Greek Mythology

Greek Mythology Greek mythology refers to the myths of the Ancient Greeks, about their Pantheon and heroes, the cosmogony, and the origins of their rituals. It was a part of Ancient Greek religion. Information is drawn by various Greek mythology books that have survived, including Hesiod’s “Theogony” and the “Works and Days”. Fragments of myths may also be found in other literary works, such as the Homeric Epics, lyric poems, the tragedies of Classical Greece, etc.

According to Hesiod, in the beginning there was Chaos, nothingness, out of which emerged Gaia (the Earth) and other primary deities. Gaia gave birth to Uranus in parthenogenesis, who then fertilized her; she then bore the Titans, the first Pantheon of the Greeks, consisting of six male and six female deities. Those were Coeus, Crius, Cronus, Hyperion, Iapetus, Oceanus, Mnemosyne, Phoebe, Rhea, Theia, Themis and Tethys. Gaia and Uranus decided that no more Titans should be born, and were followed by the Cyclopes and the Hecatonchires, all of them thrown into Tartarus by their father. Gaia, infuriated, convinced her son Cronus to castrate his father, and he became the ruler of the Titans. Later, Cronus was overthrown by his son Zeus, and the Olympian Pantheon was thus established.

The Heroic Age of Men followed, in which heroes, such as Heracles, lived. Heracles was the son of Zeus and Alcmene, a mortal, thus making him a demi – god. He is portrayed as a sacrificier, a strong man of moderate height and his weapons included the bow and the club. Other heroes, “contemporary” to Heracles, include Perseus, Deucalion, Theseus and Bellerophon. The tales around these heroes border on the fantastic, as they are depicted slaying monsters like Medusa. Another important hero of this age was Jason, whose adventures are mentioned in the sole Hellenistic epic that survives today, the Argonautica. Jason and his fellows, the Argonauts, set on a voyage to the mythical land of Colchis to retrieve the Golden Fleece; he was told to do this by King Pelias, who had learned of a prophecy in which the one – sandal man would be his nemesis. Jason had lost his sandal in the river, and thus the adventure began.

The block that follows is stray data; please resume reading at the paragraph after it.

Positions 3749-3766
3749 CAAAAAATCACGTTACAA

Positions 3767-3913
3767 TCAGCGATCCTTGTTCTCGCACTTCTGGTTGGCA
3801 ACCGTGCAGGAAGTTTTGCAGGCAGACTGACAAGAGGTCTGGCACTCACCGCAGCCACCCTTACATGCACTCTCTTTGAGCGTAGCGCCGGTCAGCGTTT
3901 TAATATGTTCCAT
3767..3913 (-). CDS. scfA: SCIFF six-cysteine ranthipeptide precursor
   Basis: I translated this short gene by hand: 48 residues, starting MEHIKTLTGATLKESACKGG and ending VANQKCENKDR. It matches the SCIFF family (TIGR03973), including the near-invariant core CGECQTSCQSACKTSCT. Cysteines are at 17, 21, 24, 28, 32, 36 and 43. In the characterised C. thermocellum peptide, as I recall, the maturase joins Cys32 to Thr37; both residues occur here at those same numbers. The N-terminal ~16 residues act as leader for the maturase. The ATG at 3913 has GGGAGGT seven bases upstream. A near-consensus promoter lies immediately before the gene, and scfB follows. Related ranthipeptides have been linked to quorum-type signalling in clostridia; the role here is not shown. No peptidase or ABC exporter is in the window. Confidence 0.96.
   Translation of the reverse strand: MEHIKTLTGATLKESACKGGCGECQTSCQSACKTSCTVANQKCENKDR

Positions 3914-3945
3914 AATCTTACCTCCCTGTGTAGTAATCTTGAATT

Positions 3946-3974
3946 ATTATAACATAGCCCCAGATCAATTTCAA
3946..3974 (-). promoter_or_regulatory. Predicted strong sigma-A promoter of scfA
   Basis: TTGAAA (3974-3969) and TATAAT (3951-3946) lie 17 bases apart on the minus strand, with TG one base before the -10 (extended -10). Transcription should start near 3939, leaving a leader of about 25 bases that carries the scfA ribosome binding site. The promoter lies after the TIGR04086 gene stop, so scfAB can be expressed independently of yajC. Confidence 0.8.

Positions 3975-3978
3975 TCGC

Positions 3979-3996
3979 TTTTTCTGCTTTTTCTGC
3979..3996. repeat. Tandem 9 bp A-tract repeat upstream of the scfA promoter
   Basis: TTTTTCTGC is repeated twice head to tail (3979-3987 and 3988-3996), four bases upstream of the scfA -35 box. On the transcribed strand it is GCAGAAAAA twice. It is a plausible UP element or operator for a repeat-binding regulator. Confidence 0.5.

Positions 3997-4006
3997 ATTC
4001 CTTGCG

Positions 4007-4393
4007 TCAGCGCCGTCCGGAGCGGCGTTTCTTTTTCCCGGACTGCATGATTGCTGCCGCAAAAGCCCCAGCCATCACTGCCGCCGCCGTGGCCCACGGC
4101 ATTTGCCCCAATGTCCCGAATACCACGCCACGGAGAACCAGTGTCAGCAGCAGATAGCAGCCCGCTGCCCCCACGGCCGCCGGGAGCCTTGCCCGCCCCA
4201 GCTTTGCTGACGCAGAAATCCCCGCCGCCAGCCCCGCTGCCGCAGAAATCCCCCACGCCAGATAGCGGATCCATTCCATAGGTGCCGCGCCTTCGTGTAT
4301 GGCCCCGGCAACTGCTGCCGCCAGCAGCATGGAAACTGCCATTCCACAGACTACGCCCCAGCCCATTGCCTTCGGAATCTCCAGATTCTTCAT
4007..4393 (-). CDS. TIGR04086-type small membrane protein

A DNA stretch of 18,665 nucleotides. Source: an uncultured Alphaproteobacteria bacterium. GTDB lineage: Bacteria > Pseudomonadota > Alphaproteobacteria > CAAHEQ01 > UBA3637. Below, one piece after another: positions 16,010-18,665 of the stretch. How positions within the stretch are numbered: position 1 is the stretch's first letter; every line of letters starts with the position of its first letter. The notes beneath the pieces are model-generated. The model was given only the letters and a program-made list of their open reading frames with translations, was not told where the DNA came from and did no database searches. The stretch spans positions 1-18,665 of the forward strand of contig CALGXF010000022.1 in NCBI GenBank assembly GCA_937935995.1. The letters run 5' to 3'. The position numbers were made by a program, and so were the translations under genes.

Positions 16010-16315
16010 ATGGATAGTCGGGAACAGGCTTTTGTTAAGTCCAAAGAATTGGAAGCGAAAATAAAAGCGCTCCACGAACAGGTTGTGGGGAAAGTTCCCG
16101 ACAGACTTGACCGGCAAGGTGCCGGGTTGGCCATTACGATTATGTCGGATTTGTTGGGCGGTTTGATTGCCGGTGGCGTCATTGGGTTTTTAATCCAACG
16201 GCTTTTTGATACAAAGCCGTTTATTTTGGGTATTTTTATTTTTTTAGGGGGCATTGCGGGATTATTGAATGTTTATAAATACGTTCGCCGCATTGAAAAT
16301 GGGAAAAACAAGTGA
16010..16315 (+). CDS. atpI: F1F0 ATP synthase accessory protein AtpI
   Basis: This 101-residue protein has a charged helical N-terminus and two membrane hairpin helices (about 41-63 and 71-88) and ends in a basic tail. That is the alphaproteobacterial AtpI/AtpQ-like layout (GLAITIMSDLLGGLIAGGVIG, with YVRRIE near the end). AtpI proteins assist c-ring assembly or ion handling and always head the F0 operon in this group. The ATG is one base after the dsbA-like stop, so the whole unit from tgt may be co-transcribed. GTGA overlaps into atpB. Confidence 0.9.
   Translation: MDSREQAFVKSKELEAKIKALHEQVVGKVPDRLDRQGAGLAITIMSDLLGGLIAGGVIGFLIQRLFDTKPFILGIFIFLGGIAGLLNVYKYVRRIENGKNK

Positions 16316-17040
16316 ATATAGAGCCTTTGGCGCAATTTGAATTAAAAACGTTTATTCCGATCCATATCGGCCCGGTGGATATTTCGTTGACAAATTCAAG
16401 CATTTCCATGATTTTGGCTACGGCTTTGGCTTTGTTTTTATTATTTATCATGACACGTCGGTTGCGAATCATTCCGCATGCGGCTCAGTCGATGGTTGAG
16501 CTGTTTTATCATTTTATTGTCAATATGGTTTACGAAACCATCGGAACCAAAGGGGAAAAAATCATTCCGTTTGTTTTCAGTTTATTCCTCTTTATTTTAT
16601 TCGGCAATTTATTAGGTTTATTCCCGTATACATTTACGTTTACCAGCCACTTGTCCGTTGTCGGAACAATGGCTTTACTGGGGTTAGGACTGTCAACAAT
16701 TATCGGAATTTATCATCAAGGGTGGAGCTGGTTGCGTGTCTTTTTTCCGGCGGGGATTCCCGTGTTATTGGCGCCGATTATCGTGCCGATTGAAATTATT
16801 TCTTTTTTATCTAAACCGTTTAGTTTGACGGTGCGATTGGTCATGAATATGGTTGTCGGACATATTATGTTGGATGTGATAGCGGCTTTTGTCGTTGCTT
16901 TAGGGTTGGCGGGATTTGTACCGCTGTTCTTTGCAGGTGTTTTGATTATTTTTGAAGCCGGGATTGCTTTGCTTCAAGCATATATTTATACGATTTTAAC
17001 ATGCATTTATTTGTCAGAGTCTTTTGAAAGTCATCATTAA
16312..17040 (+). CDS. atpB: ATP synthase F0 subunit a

The peak of Greek mythology came with the Trojan War, fought between the Greeks and Troy. The Trojan War was the result of a series of events that are mentioned in a collection of epic poems; these events were the Golden Apple of Kallisti and Eris, the Judgement of Paris, the abduction of Helen, and the sacrifice of Iphigenia. When the Greeks asked the Trojans to return Helen and the latter refused, a great expedition was started that eventually led to the Trojan War. The Homeric Epic, the Iliad, recounts the chronicle of War starting on its tenth year. The War eventually ended in favour of the Greeks, after Odysseus thought of the Trojan horse device. The other Homeric Epic, the Odyssey, recounts the adventures of Odysseus on his ten – year return journey to Ithaca, after the Trojan War was over.

Greek mythology has been the inspiration of innumerable books and movies. With such rich content, the list is only expected to grow.

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